Trial confirms Trump role as serial misogynist and criminal liar
U.S. Speaker of the House Mike Johnson, center, and businessman Vivek Ramaswamy listen as former president Donald Trump, left, talks with reporters as he arrives at Manhattan criminal court on Tuesday, May 14, 2024. | Justin Lane/AP

NEW YORK—As the election-manipulating, hush money trial of Donald Trump all but confirmed yesterday the guilt of Donald Trump, Republican leaders pathetically flocked to the courthouse to show their loyalty to him, with many harboring hopes of ending up as the ex-president’s vice presidential running mate.

In what could well be the Nixon-like smoking guns in Donald Trump’s trial, Trump OKd, and wrote and signed the checks, to conceal his affairs with ex-stripper Stormy Daniels and former Playboy Playmate Karen McDougal in order to reverse the possibility that the scandals would cause him to lose the election.

Trump’s former lawyer-fixer, Michael Cohen, dropped the bombshells in two days of testimony, in the trial’s fourth week, in the State Supreme Court in Manhattan. The trial has exposed Trump not as a glitzy man about town in the Big Apple and the darling of its tabloids–partially thanks to stories Cohen planted–but as a serial misogynist and liar.

It also exposed Trump as a member of the criminal corporate class. He planned with Cohen, plus another top aide and with the publisher and editor of the National Enquirer, to pay McDougal $150,000 and Daniels $130,000 to cover up the affairs. Because, he told Cohen, they endangered his run for the White House eight years ago.

Then Trump disguised the hush money as legal fees to Cohen—and as campaign contributions, which broke New York law.

Meanwhile, GOP House Speaker Mike Johnson led into the court a literal army of Republican leaders in a display of support for the criminal leader of their party. The New York Times described the “phalanx” of Republicans showing up as proof of how much Trump has changed the GOP when, in reality, the cabal and many other Republicans before them during the last 50 years have laid the groundwork for the rise of a fascistic, authoritarian leader like Trump. Ever since the development of Nixon’s “Southern Strategy” the GOP has, on countless occasions, pushed racist, anti-immigrant, and anti-working-class policies, not the least of which has been its full frontal attack on the rights of women.

In addition to failing to make even the slightest mention of that the Times continued yesterday and the day before to present the election as a horserace contest rather than a fight to save democracy. The newspaper continued to present only one skewed poll showing Biden running behind in battleground states while other polls show him leading in those states.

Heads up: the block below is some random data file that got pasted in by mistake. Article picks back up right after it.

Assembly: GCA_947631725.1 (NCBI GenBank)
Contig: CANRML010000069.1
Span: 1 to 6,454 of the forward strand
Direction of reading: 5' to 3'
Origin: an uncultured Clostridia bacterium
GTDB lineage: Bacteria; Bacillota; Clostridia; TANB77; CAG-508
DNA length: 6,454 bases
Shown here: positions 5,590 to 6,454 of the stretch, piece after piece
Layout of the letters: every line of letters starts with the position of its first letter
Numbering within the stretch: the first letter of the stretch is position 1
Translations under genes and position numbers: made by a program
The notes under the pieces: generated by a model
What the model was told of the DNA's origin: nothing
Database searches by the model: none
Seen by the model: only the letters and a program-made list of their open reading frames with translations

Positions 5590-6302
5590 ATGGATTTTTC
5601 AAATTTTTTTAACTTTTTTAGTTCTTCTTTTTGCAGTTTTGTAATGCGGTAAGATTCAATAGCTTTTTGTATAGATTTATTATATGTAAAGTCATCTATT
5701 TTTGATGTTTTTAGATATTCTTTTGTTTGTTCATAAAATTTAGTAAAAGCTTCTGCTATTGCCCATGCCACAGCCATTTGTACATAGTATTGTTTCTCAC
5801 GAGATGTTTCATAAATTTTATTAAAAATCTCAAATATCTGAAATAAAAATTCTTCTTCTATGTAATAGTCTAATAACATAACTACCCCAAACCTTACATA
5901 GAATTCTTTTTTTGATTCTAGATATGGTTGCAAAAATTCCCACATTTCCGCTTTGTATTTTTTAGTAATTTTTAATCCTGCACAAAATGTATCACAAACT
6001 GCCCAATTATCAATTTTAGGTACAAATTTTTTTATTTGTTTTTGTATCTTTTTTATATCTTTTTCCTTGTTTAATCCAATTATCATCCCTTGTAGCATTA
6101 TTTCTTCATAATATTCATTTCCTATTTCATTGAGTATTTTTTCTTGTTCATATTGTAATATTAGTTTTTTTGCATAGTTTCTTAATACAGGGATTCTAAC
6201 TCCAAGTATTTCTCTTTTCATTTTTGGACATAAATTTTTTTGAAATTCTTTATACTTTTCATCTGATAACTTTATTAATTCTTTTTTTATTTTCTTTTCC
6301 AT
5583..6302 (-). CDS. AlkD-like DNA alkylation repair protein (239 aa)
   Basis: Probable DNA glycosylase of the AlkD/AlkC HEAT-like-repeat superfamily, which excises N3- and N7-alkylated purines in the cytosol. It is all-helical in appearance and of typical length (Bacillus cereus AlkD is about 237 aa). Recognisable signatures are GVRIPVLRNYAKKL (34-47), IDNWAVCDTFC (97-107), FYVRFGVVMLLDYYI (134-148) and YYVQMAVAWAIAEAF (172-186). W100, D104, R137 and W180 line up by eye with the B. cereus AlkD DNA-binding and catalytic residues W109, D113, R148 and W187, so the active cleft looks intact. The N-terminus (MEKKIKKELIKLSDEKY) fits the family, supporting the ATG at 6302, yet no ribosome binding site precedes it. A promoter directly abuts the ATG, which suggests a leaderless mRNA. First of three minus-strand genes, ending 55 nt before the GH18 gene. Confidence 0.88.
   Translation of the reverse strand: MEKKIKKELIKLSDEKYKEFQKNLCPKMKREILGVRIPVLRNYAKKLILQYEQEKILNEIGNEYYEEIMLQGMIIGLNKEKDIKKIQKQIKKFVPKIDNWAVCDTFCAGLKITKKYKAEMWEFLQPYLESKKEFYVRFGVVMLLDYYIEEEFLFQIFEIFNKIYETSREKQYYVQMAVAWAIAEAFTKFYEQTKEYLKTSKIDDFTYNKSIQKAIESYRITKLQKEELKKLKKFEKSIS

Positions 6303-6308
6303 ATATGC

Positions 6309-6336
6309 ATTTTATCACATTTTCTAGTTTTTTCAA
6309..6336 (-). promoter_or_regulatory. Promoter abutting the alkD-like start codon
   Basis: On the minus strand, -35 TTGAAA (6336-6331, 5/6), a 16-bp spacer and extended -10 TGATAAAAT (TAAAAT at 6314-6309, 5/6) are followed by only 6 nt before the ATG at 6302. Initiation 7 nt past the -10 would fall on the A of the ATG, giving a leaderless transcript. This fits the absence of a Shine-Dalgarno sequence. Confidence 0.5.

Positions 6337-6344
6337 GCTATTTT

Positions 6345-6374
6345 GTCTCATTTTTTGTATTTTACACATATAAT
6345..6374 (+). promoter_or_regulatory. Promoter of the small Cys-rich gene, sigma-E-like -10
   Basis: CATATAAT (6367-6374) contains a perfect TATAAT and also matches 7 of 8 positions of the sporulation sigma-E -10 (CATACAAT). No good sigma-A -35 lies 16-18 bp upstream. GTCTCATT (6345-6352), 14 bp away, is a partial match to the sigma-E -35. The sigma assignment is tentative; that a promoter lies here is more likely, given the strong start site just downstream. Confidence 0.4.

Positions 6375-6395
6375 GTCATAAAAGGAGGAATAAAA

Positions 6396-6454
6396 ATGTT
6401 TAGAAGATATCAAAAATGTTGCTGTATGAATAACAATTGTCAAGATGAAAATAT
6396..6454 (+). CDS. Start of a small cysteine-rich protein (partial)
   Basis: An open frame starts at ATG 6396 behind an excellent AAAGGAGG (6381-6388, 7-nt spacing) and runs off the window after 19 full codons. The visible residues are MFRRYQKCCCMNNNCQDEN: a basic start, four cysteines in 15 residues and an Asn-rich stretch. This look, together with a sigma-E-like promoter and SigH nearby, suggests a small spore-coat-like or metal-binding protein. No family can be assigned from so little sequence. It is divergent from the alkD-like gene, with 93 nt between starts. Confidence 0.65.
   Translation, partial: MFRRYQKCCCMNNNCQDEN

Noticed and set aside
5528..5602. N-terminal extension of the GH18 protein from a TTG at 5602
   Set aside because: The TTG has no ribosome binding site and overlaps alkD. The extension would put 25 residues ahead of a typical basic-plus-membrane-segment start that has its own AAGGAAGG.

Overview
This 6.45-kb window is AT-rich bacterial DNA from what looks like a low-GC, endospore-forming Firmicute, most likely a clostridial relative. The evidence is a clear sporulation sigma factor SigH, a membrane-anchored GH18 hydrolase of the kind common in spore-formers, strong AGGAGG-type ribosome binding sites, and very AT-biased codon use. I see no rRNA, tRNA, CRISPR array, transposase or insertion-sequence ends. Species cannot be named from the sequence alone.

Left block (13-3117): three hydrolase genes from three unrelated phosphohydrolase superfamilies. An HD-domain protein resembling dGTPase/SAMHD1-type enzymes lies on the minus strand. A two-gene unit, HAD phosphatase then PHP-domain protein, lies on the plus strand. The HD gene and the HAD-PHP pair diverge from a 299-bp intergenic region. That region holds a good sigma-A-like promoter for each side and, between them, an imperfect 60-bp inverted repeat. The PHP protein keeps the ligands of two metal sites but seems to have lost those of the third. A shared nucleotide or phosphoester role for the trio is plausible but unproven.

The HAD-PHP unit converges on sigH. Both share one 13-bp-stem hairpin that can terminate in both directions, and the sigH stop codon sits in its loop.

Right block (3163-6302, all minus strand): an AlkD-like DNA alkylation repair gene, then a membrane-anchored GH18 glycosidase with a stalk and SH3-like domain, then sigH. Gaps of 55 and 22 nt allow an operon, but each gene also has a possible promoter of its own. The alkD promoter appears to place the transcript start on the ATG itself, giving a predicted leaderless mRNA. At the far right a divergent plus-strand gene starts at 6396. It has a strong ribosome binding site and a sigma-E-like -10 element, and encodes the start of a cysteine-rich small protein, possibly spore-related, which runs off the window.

Among the pathetic Republicans supporting Trump in the courtroom were several vying to get their master to select them as his vice-presidential running mate. Profiles in courage were totally absent among the boot-licking crowd that showed up in court yesterday.

Cohen, the Trump fixer-lawyer, was the trial’s last and star witness, despite his own prior role as Trump’s bagman, which Cohen admitted on the stand. Trump’s lawyers tried to destroy Cohen’s credibility during his second day in the witness chair.

They challenged his motives and showed he lied, too, to Congress, reporters, and the FBI about Trump’s affairs and the cover-ups. After a one-day break on May 15, both sides begin closing arguments.

Trump faces 34 felony counts of falsifying business records to conceal the hush money payment to Daniels, to prevent their affair from sinking his 2016 Republican presidential candidacy. The payment to McDougal just adds to the weight of the evidence against Trump.

Trump is the first ex-president ever to face a criminal trial and he’s running again for the Oval Office. If he loses this trial, the latest Yahoo/YouGov opinion poll shows, he would slide against Democratic incumbent Joe Biden, who beat Trump four years ago. The two face each other in a rerun in November.

Among the polls not emphasized by the Times, one shows that, by a new record 52%-22% margin, the 1,794 responding adults believe Trump “falsified business records to conceal a hush money payment to a porn star,” Daniels. And if the jury convicts Trump of serious crimes, his current 45%-45% tie with Biden in the same poll turns into a 46%-39% Biden edge. The poll’s margin of error is 2.7%.

And that’s important, because if voters return Trump to the White House this fall, he plans to wreck the U.S. Constitution, as he said in December 2022. He also schemes for “revenge” on his “political enemies,” and the Project 2025 he supports lays out plans to decimate civil rights, Social Security, and worker rights.

Plans to further trash voting rights

And Trump’s racism and attacks against people of color appear in plans to further trash voting rights, especially for Blacks, but also for workers, women, Spanish speakers, and students, and to summarily jail all 11 million undocumented people in camps before deporting every single one.

Trump’s payments to the two women eight years ago show he succeeded in the cover-up then. That helped Trump, in an upset, defeat Democrat Hillary Clinton that fall. While Trump lost to Biden four years ago, their faceoff this fall comes with four trials, including this one, hanging over Trump’s head.

Former president Donald Trump sits in Manhattan criminal court in New York, May 13, 2024. | Mark Peterson/New York Magazine via AP

Trump lawyers’ maneuvering, including taking one of the cases to the GOP-dominated U.S. Supreme Court, has successfully stalled the other three trials until after the November election.